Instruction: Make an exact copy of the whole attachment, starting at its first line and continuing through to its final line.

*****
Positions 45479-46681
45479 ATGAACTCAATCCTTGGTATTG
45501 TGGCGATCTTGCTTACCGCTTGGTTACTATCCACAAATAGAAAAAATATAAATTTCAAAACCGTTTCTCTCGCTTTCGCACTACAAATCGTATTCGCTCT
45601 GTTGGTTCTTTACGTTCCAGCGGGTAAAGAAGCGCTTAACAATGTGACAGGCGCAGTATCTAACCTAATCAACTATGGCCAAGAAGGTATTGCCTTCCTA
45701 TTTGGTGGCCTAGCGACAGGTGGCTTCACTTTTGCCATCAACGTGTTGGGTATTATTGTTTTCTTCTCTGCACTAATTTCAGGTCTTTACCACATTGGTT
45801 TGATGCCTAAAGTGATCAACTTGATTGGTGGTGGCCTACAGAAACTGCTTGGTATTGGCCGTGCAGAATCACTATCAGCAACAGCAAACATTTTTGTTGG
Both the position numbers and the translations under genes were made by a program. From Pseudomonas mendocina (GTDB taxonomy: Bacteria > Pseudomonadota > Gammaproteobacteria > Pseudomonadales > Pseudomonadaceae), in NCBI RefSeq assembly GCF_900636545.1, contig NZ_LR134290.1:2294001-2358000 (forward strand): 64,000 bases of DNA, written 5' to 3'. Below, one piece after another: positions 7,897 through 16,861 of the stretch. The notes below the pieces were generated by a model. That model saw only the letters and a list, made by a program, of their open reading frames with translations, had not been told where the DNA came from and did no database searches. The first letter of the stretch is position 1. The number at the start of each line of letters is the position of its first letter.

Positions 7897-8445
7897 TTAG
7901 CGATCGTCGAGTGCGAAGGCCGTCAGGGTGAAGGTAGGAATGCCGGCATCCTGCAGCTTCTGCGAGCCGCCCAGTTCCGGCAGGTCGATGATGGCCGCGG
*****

Positions 45479-46681
45479 ATGAACTCAATCCTTGGTATTG
45501 TGGCGATCTTGCTTACCGCTTGGTTACTATCCACAAATAGAAAAAATATAAATTTCAAAACCGTTTCTCTCGCTTTCGCACTACAAATCGTATTCGCTCT
45601 GTTGGTTCTTTACGTTCCAGCGGGTAAAGAAGCGCTTAACAATGTGACAGGCGCAGTATCTAACCTAATCAACTATGGCCAAGAAGGTATTGCCTTCCTA
45701 TTTGGTGGCCTAGCGACAGGTGGCTTCACTTTTGCCATCAACGTGTTGGGTATTATTGTTTTCTTCTCTGCACTAATTTCAGGTCTTTACCACATTGGTT
45801 TGATGCCTAAAGTGATCAACTTGATTGGTGGTGGCCTACAGAAACTGCTTGGTATTGGCCGTGCAGAATCACTATCAGCAACAGCAAACATTTTTGTTGG
Both the position numbers and the translations under genes were made by a program. From Pseudomonas mendocina (GTDB taxonomy: Bacteria > Pseudomonadota > Gammaproteobacteria > Pseudomonadales > Pseudomonadaceae), in NCBI RefSeq assembly GCF_900636545.1, contig NZ_LR134290.1:2294001-2358000 (forward strand): 64,000 bases of DNA, written 5' to 3'. Below, one piece after another: positions 7,897 through 16,861 of the stretch. The notes below the pieces were generated by a model. That model saw only the letters and a list, made by a program, of their open reading frames with translations, had not been told where the DNA came from and did no database searches. The first letter of the stretch is position 1. The number at the start of each line of letters is the position of its first letter.

Positions 7897-8445
7897 TTAG
7901 CGATCGTCGAGTGCGAAGGCCGTCAGGGTGAAGGTAGGAATGCCGGCATCCTGCAGCTTCTGCGAGCCGCCCAGTTCCGGCAGGTCGATGATGGCCGCGG